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Three Rules to Giving the Good Gift

It probably isn’t surprising that I’m a disciple of the Good Gift, that perfect present that genuinely increases someone’s happiness. After all, people-watching is my favorite sport and I tend to enjoy the opportunity to turn what I know about someone into a smile on their face. So when Marc asked me to think of my favorite gift for the blog, I knew exactly what I wanted to talk about: oven mitts.

Like anyone that does a lot of cooking, I have a nice pattern of scars on my arms from burning myself while taking things out of the oven. And clumsy as I am, I’ve dropped more than one batch of brownies on the floor after they burned through the cloth oven mitt I was using.

Enter the silicone oven mitt, given to me by a kitchen-avoiding friend on my birthday, which protects my hand even if I dip it in molten brownie batter. To me, it is the perfect embodiment of the Good Gift. There are different kinds of happy, and the Good Gift is the one that is less “you bought me a diamond ring” and more “you are ridiculously awesome.”

Understanding the purpose gifts in general is essential to picking the Good Gift. With a few exceptions, gift giving has evolved as a form of symbolic communication. It actually says something about the relationship between the giver and recipient and is a reflection on the emotional bond they share.

Here are three rules to getting the Good Gift:

  1. Tailor the gift to the receiver’s interests—Getting something in their sphere of interest demonstrates that you know them in a personal way that gives you access to their likes and dislikes
  2. Make sure it’s something they’ll actually use—Getting something useful means that the person will come back to it often, giving them a chance to re-experience the warm feeling associated with the giver.
  3. Look for something they would never get for themselves—I don’t mean that you should buy Aunt Millie the latest The Streets album. Rather, try to find something that they would consider a “luxury.” It doesn’t even have to be expensive, just something they normally wouldn’t treat themselves to. This shows knowledge of their personality, which reaffirms your connection.

This is why I’m so desperately in love with the silicone oven mitt. First, it involves something I like doing. It isn’t that my friend knew anything about oven mitts, but she knew I like to cook. If you’re unsure what your receiver does in their down time, do a little research: talk to mutual friends, check out their Facebook profile, or simply ask them what they do to relax.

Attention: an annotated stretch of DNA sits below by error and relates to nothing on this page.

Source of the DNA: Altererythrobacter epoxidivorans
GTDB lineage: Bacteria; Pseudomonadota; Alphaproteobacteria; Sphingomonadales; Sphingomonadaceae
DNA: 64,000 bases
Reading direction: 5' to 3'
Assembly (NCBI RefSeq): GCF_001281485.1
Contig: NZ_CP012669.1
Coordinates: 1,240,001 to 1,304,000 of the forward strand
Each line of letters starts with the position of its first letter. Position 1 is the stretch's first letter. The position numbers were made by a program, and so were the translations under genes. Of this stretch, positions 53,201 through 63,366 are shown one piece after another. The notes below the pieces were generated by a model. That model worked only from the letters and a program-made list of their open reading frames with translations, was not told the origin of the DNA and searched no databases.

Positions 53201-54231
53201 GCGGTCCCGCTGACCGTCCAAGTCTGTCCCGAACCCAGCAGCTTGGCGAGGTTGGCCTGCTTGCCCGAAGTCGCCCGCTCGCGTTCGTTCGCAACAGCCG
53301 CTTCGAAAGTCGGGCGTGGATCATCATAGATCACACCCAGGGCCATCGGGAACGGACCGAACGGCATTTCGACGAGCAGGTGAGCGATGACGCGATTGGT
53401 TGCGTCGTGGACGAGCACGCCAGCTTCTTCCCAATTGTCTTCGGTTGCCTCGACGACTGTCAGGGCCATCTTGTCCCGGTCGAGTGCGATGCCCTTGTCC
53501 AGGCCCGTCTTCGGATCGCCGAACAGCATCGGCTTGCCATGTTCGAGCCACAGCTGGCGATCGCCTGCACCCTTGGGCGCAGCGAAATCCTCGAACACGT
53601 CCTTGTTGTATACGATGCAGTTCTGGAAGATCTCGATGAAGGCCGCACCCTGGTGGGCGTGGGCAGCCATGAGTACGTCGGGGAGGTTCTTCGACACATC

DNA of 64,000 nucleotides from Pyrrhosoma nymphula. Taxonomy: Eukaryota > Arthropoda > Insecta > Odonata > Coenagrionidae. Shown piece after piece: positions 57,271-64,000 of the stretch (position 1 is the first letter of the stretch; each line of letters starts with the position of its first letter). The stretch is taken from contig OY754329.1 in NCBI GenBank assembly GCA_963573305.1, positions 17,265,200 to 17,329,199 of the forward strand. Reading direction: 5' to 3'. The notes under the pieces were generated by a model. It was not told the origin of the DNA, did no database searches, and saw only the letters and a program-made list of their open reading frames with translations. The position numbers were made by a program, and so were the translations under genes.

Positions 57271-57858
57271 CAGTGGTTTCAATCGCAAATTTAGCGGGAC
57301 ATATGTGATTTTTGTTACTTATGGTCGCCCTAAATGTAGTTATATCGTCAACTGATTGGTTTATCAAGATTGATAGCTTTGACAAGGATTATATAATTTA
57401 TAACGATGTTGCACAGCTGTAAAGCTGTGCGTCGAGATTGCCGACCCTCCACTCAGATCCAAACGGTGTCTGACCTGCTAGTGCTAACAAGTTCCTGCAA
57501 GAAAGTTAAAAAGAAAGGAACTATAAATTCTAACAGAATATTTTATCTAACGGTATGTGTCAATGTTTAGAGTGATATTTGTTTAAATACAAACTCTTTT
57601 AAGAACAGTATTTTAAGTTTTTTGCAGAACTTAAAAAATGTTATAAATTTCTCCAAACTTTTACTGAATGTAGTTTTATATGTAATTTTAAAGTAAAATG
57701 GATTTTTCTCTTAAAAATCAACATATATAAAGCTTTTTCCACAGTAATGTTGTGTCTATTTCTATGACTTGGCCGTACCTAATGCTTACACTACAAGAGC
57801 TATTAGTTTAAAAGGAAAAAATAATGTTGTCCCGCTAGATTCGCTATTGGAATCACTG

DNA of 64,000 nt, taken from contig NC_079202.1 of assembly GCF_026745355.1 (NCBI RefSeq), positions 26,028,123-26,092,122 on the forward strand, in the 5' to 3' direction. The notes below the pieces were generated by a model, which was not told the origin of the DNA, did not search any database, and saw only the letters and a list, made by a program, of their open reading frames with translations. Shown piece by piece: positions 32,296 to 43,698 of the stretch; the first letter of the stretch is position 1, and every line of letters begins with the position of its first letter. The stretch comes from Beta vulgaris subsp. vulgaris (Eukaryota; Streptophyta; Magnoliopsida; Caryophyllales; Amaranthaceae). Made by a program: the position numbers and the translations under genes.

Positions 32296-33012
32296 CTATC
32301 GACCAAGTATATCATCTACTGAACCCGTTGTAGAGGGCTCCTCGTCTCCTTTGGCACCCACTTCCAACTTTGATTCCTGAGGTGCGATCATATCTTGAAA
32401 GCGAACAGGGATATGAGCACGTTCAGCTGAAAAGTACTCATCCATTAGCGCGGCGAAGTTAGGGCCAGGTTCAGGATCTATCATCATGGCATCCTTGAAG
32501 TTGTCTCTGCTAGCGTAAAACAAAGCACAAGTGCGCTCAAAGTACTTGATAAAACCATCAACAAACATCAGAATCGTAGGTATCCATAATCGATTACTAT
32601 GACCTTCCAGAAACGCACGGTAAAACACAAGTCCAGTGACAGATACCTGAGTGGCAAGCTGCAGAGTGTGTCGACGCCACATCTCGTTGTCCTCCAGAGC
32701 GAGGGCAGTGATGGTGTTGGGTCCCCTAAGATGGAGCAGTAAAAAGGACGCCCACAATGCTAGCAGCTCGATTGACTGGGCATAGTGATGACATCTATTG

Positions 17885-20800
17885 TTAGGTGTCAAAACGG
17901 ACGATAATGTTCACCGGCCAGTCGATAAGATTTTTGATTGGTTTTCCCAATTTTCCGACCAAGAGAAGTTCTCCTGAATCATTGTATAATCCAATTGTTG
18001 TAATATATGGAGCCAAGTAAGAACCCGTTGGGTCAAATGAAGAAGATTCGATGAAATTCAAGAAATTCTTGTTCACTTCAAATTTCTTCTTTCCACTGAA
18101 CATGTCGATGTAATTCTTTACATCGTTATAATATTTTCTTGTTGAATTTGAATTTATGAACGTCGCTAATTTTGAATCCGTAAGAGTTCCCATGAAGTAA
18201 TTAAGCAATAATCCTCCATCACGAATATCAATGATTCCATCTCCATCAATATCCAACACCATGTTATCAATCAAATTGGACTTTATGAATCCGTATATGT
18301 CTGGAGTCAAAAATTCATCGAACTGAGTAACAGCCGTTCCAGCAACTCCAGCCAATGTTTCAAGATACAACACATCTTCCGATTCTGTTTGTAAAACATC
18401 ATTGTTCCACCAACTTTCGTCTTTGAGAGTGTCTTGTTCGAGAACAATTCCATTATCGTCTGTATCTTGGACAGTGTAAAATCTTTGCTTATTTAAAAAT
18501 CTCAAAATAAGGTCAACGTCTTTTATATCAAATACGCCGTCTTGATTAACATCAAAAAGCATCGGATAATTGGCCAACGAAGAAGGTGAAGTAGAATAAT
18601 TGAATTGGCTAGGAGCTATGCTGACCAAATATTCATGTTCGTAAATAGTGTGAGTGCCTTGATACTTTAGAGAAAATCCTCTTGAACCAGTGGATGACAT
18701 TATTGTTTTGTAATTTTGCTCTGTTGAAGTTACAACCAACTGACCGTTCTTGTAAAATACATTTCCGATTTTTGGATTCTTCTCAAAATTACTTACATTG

The oven mitt is also useful. I’m not saying that you have to get everyone a hammer and nails, but given what you know about their interests, try to find something that they’ll come back to. You want to remind them of your bond, so the more they actually use your gift, the more they’ll be thinking about you.

Last, and perhaps most subtly, the oven mitt wasn’t something I would have bought for myself. My friend knew me well enough to know that I’d go on buying cheap oven mitts that didn’t work, because the choice was paying $3 for a cloth mitt or $10 for silicone. It wasn’t that I couldn’t afford ten bucks, but at three times the price, it just didn’t seem that good compared to a regular cloth mitt.

One way to think about this is the Thank You rule. When they are sitting down to write their Thank You notes (my mother taught me well), they should be able to remember both your gift and who gave it to them without having to haul off and find your card. Memorable is the key to a Good Gift.

And the oven mitt is certainly that. My friend managed to find me a gift that was tailored to my interest and useful, which signaled what she knew about me and our relationship, and which I would never have bought for myself. She did it for less than $15 and it was a success using the best barometer I know: the fact that I’m still talking about the gift, enjoying it, and remembering her, even though she gave it to me years ago. And that’s the true sign of any good gift: it stays with you.

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